After that we are now ready to add this to our scene view actually. But let me give this geometry first because we have to connect our node with our SCNBox. So, that's the way to do it. Now I can come over here and say sceneView.scene.rootNode. So, remember the root node? That's how we add child to the root node. So, add child nodes and this will be the node. So, that's why we have done this four loop before in the previous lecture, remember I told you you will understand it much better once we do that and now you see why? Because we can reach all the nodes inside of the scene with that loop that we have done in the previous lecture. So, let's run this on our phones so that we can see how our wall.png will look like in our living room. So, let me run this and here we go. So, I'm going to bring in my phone to my screen, and once I open the app you will see the box wrapped around the wall.png, and here you go. Now we can see every aspect of this and as you can see it's looking good, it's a cube and it has the wall.png wrapped around.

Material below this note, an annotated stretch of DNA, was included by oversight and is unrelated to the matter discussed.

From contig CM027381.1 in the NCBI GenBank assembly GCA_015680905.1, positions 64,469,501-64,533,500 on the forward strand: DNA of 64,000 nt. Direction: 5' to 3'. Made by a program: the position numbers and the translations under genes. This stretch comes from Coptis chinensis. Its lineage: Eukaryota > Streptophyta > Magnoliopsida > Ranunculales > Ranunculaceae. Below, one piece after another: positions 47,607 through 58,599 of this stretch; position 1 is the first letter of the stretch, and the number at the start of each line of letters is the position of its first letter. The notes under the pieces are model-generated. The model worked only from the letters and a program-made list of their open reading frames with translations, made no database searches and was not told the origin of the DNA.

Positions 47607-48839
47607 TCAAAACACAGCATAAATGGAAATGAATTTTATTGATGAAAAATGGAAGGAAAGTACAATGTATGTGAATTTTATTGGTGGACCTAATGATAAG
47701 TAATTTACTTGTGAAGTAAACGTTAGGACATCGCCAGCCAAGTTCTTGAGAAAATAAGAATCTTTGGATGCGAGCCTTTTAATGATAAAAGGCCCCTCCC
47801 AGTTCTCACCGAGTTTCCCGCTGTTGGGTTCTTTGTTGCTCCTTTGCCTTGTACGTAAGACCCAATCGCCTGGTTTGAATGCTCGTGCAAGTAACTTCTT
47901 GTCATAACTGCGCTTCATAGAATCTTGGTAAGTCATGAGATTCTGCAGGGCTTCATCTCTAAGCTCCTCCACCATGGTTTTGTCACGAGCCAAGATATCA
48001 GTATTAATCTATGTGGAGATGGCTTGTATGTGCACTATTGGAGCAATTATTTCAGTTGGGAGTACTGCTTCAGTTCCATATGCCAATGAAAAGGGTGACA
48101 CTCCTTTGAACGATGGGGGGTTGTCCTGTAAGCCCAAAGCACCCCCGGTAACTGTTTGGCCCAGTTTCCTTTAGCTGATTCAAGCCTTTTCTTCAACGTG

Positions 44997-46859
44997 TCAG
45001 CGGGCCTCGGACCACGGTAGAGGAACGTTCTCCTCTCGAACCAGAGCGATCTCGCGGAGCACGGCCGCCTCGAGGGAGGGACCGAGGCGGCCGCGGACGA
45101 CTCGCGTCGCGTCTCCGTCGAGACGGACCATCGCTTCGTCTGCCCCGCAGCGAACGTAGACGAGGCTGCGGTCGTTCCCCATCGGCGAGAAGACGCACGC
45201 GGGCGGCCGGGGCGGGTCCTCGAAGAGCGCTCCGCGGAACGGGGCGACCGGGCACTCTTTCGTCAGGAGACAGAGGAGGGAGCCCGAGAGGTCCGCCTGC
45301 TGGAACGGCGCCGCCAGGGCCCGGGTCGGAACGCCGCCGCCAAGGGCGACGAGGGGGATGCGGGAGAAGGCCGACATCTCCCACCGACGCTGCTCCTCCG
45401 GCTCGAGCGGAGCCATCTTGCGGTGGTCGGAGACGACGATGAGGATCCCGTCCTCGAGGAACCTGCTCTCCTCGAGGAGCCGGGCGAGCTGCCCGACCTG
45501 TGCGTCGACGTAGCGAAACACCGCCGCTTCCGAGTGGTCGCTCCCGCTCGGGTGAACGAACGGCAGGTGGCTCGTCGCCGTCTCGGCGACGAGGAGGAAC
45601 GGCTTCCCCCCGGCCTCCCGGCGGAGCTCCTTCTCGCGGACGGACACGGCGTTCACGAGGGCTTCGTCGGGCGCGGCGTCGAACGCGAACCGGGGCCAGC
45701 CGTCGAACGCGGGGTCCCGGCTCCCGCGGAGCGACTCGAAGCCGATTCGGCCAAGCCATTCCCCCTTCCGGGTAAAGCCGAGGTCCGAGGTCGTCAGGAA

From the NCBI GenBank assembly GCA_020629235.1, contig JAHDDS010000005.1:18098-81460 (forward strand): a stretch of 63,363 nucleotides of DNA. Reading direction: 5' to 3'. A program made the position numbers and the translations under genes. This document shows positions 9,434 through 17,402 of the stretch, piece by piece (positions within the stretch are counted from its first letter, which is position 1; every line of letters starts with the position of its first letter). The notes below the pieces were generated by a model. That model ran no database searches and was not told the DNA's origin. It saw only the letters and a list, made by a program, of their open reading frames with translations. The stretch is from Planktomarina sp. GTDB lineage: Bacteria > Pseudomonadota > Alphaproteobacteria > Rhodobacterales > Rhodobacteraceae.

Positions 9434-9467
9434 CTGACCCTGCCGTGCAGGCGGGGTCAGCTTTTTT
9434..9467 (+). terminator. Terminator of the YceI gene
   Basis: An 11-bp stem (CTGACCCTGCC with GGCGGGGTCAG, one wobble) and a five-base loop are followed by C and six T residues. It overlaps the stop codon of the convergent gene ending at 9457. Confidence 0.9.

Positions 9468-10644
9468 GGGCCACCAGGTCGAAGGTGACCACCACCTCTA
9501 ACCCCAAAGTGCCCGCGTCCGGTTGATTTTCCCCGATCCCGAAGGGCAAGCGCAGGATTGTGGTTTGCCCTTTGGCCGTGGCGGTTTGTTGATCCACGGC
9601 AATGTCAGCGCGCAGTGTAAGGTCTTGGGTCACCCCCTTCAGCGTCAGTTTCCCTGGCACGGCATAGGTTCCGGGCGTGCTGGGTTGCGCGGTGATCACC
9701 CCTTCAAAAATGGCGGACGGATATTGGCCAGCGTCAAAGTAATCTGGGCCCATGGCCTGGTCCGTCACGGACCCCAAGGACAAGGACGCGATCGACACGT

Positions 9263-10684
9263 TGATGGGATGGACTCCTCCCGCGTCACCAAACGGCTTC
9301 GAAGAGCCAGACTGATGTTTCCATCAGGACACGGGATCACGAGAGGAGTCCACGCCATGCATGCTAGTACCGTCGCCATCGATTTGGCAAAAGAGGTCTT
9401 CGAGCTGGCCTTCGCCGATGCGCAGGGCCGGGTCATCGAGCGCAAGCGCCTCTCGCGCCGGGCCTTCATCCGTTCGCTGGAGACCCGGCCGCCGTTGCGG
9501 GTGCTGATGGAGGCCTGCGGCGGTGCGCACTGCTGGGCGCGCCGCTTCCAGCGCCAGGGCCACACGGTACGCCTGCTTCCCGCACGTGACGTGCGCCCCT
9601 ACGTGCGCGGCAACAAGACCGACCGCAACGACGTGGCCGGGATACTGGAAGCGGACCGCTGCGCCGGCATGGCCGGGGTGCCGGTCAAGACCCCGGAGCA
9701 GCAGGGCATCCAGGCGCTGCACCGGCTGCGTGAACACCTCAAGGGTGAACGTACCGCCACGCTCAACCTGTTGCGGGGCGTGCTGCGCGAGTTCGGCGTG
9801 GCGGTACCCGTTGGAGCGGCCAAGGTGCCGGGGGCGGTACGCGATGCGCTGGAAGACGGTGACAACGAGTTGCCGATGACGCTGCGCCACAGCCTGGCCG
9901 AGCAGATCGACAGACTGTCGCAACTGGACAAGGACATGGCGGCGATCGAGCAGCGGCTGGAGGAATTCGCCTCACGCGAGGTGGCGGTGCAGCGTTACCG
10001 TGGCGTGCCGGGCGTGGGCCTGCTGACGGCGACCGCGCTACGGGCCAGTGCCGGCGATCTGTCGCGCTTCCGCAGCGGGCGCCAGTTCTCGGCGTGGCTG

Now I believe we can test this with other visuals as well. For example, let's go for the grass. So, let me run this one more time to see grass.png wrapped around my box. So, let's run this with our phones again. So, here you go build succeeded and once we open it we will see the grass. It doesn't look good because this image is not very suitable for our box I believe, but this is working well at least. So, let me test this with other visual as well. I believe it's called wood but wood.jpg rather than PNG. So, make sure you change the extension as well. So, once we do that, here we go now, this is better. So, this is a cube wrapped around with wood.jpg. So, as you can see we can bring in our own views, we can create the views, we can set some materials and contents, we can assign them together to show them in our scene. So, that's cool. So, let's stop here and within the next lecture we're going to create a sphere rather than a box and we will wrap the sphere with our content so that we can see how it looks like.
Atil is an instructor at Bogazici University, where he graduated back in 2010. He is also co-founder of Academy Club, which provides training, and Pera Games, which operates in the mobile gaming industry.